How I used HypnoBirthing in Labor

"Mindfulness is awake attention to what is happening inside and outside so that we can respond from a place of wisdom"

-Sylvia Boorstein

Hypnobirthing techniques I used in labor:

  • Visualization

  • Breath

  • Deep Relaxation

  • Positive Mindset

What if I we didn't have to be in pain in labor? What if by tuning into our body and nature, and by breathing, our muscles relaxed, and giving birth was an enjoyable peaceful experience?

What if instead of negative birth stories, we heard about how great it was?

And what if instead of ice chips, we were allowed nutrition packed snacks to keep our body's energy up?

Deep breathing, trust, and PB&J.

On December 5th, this is how Wilder was born.

Hypnobirthing (now made popular through Kate Middleton) is not a revolutionary birth strategy. It is a mindset that brings us back to our roots, our ancestors, ourselves, and nature.

"You will experience birthing in an atmosphere of calm relaxation, free of the fear that prevents the muscles of your body from functioning as nature intended them to. In this calm state, your body's natural relaxant, endorphins, replaces the stress hormones that constrict and cause pain." -Hypnobirthing international

HypnoBirthing taught me to breathe and visualize going into a deeply relaxed state. When our muscles are at ease and open, instead of tense and blocked, the pain melts away and our bodies can do what they were built to do.

3am (Utica, NY) : It's Dec. 5th, two days before my actual due date. Brian gets home from a 4 hour bus ride following his 7pm away game against the Bridgeport Islanders. The moment he drops his tired heavy body into bed, the rustle of his pillow flutters my eyes open to tightening cramps beginning in my belly. The human body, in it's innate amazing intelligence knew to wait until he got home, until I was fully relaxed, to start labor. When that happened, I witnessed the mind body connection operating at it's fullest potential. I didn't experience natural labor with Jameson, so I lay in bed for awhile wondering if the magic is starting or if the excitement is all in my head.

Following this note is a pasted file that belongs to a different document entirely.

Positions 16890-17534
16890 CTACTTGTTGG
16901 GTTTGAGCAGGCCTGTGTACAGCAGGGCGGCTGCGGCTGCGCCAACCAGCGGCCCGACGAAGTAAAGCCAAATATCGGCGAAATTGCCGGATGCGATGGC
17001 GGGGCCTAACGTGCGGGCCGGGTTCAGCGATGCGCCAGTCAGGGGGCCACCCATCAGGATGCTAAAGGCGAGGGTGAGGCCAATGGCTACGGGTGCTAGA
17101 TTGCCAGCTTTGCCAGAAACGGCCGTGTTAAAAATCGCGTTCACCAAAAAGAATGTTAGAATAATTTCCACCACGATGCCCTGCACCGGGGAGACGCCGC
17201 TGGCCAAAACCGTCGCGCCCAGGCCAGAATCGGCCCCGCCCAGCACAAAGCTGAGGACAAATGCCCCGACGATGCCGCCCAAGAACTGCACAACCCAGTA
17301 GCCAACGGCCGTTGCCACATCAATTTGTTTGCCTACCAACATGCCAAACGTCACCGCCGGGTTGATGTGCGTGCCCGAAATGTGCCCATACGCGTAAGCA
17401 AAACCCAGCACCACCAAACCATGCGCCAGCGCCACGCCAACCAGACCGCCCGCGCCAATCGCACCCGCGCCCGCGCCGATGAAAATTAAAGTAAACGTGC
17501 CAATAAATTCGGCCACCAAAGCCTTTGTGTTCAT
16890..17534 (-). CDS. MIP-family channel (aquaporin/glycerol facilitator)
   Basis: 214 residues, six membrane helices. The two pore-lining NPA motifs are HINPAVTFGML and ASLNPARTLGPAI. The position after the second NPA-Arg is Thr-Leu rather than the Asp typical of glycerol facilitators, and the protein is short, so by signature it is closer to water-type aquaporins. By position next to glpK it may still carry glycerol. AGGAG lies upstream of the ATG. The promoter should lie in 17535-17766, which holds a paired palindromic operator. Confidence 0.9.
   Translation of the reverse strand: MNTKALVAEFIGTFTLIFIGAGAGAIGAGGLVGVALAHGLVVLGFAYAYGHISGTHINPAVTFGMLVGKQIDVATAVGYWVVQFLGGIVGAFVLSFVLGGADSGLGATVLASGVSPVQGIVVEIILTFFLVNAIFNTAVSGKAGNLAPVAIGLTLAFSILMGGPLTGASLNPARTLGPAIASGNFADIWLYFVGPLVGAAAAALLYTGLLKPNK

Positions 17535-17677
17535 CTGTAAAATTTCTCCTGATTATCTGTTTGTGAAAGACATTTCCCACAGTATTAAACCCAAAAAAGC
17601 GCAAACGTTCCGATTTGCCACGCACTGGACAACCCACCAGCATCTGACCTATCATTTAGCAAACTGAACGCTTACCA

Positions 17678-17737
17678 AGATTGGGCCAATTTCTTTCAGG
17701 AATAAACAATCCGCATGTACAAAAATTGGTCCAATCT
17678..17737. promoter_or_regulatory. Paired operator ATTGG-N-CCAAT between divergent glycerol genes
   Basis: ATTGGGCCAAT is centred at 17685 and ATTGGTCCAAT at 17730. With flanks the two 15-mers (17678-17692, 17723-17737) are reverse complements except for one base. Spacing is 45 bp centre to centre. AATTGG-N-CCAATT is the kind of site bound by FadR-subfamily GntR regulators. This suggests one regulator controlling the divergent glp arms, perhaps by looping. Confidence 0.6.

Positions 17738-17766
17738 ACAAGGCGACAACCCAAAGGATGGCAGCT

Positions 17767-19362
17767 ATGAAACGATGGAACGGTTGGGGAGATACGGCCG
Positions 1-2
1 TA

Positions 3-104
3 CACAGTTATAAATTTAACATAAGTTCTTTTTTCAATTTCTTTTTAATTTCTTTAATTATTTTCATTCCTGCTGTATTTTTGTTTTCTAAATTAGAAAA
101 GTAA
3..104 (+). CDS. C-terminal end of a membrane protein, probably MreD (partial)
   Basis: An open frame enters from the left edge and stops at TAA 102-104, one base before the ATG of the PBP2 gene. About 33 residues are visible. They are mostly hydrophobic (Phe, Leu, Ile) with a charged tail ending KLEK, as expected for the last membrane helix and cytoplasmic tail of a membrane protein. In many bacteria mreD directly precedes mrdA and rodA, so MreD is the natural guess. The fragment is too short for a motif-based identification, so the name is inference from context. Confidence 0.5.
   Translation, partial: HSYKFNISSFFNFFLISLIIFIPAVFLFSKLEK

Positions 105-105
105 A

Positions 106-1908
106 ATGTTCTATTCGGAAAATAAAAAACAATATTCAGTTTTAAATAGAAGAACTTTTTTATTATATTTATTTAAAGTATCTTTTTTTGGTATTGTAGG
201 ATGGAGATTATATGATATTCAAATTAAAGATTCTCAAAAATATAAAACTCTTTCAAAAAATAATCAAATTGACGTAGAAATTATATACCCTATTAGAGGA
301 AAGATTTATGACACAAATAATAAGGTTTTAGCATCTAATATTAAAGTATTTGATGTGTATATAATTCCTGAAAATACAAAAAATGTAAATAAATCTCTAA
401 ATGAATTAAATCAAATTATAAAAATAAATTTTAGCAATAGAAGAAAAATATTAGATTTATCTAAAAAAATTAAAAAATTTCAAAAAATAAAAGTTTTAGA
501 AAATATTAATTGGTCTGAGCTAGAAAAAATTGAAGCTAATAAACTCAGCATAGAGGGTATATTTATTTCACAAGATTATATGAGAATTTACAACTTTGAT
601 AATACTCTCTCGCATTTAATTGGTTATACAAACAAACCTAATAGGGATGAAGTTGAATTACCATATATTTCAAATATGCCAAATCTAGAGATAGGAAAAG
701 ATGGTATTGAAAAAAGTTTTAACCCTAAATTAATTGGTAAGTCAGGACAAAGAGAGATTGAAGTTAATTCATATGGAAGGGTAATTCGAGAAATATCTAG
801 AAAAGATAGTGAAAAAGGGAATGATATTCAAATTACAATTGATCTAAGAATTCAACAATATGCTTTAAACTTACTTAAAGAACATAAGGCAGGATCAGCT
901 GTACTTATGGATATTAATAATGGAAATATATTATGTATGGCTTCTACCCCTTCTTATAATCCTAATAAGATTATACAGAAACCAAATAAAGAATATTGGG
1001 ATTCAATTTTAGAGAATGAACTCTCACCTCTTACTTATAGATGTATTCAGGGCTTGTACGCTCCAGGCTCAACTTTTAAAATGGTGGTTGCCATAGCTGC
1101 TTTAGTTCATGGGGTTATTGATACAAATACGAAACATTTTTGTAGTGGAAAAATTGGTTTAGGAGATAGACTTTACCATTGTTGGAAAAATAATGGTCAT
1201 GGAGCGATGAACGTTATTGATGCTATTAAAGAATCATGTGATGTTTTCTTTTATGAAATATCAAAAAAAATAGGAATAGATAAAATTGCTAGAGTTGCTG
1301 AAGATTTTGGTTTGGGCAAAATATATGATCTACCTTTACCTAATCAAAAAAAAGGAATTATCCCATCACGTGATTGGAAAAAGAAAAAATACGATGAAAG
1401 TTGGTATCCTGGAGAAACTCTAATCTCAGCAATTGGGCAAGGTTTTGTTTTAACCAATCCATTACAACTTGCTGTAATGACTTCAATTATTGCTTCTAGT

4am: I have a gut feeling it may be real labor, because I am starving. Another intuitive sign from my body that it needs to fuel up for what's coming. I tip toe out of bed in the dark (careful not to wake up Jameson or my mom-who also just got into town), stopping at the top of the stairs to breathe through a cramp, then slowly creeping down to our kitchen. Turning on a dim stove light, I smear together some natural PB, banana, and sprouted whole grain bread. From my experience as an athlete I knew this to be some of the best energy for the body before a big game. I inhale the sandwich like I haven't eaten in days and let my body absorb it's nutrients.

4:15am: I stay downstairs hoping to give Brian at least a few hours of sleep before what could potentially be a long day at the hospital. I curl up horizontal on the couch, embracing the hum of our warm gas fireplace, feeling the hug of a heavy soft blanket wrapped around me. There's a raw cold winter storm warning outside, and the entire living room is dark besides the light that dances from the flame of the fire. I reach for my phone to put on some soft music at low volume. I breath into the 1 minute long contractions, inhaling and exhaling as fully and as deep as I can filling my lungs all the way to the top, and exhaling while visualizing my muscles releasing. Unclenching my shoulders, my teeth, my toes, and anything else that is trying to stiffen with the contraction. Softening the muscles of my body with the most powerful tool I have- my breath.

5am: Laying in the dark, knowing I am delivering at a hospital 50 min away, I begin to time my contractions with the stopwatch on my phone. They are about 10 minutes apart and I call the on-call doctor. She says it could be false labor and to labor at home as long as I can because I don't want to to have to drive all that way for nothing. She says if they grow more intense and become 5 minutes apart is time to come in to the hospital. I focus on the positivity I hear in her voice and don't let myself worry about the distance to the hospital, telling myself whatever happens will be meant to be. I remind myself I am the only one living in my body, that can determine what is truly happening, so I continue to trust